Each day, as students enter my biology classroom, someone will inevitably ask the question, “What are we doing today?” My response always attempts to shift their frame of thought from the instructional exercises that they will be engaging in on that particular day to the objectives that I hope they will be learning by the end of the class period.
While tracking student learning has long been an integral component of our professional practice as teachers, it has recently received heightened national attention within the educational policy arena. For politicians and policy makers, learning has been rebranded as student growth.
The discussion of student growth by mainstream media outlets tends to give the impression that this area needs greater emphasis in our public education system. States across the country, fueled by Race to the Top money, have been initiating a strong push towards the systematization of assessment tools for the purpose of efficiently measuring student growth and linking it to teacher accountability through their evaluation.
From the perspective of those of us who reside within the classroom, the purpose envisioned by legislators for measuring student learning seems slightly misguided. As teachers, we monitor learning by applying various diagnostic tools to inform and guide our instruction. Our end goal is developing an understanding of the individualized needs of our students to enable us to make professional judgments that will further their learning.
Measuring learning is an immensely complex objective that likely cannot be accomplished by a single state test or even a well-designed series of traditional standardized assessments. Learning is multifaceted in its composition and is very personalized. Therefore it is extremely difficult to develop a one-size-fits-all approach to measure it.
Learning often also varies by discipline. Science education, for example, is in the midst of a transformation to adjust to the 21st century digital learner. Immediate access to the library of science knowledge enabled by technology has eliminated the need for a curriculum largely centered on the memorization of facts. Instead courses are now focusing on a student’s ability to utilize their knowledge to practice science and think critically about scientific issues.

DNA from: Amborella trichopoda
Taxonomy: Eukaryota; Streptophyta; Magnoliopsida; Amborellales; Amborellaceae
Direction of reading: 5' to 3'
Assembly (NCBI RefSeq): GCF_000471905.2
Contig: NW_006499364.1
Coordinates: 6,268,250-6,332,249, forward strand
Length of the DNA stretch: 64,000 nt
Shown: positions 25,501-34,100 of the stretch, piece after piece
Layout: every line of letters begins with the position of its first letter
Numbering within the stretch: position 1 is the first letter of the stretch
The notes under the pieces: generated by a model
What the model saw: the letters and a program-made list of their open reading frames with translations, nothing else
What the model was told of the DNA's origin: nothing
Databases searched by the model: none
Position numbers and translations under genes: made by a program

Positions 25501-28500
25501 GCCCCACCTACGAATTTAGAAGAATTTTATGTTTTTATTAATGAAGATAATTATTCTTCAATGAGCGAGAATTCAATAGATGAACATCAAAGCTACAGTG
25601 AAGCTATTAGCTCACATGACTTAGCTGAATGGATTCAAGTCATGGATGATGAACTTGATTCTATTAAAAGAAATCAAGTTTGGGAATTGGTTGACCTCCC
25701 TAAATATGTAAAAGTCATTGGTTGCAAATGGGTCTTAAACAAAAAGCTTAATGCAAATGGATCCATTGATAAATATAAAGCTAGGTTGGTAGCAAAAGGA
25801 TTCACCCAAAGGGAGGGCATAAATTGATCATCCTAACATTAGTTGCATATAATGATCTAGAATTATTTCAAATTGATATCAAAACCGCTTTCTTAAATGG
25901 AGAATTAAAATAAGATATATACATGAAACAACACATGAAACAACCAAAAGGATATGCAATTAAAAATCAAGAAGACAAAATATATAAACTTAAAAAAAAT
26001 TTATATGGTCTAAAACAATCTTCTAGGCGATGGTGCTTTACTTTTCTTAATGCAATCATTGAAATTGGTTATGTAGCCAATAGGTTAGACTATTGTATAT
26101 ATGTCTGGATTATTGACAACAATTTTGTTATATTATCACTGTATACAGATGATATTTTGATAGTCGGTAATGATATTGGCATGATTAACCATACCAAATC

In my biology classroom, multiple and frequent forms of assessment are required to get a comprehensive idea of the learning that is occurring. Essentially every interaction I have with a student can provide informal or formal data that provides valuable information. Several instructional strategies have proven to be particularly useful. Each unit begins with critical thinking questions requiring students to access and apply prior knowledge. Their responses on these pre-assessments provide me with a baseline of their initial understanding. Various informal dip-stick assessments, such as remote clicker responders and opener questions, are utilized to gauge student growth, identify misconceptions, and plan future instruction.
In addition, performance based assessments or inquiry lab reports are effective at providing an in-depth analysis of student learning. By using a consistent detailed rubric for these types of assessments, I am able to provide valuable feedback to the student. I am also able to monitor how their performance on these rubrics improves over time which provides clear evidence of the complex learning that is taking place.
Bill Farmer has been teaching biology and chemistry for nine years at Evanston Township High School in Evanston, IL.
The opinions expressed in Teaching Ahead: A Roundtable are strictly those of the author(s) and do not reflect the opinions or endorsement of Editorial Projects in Education, or any of its publications.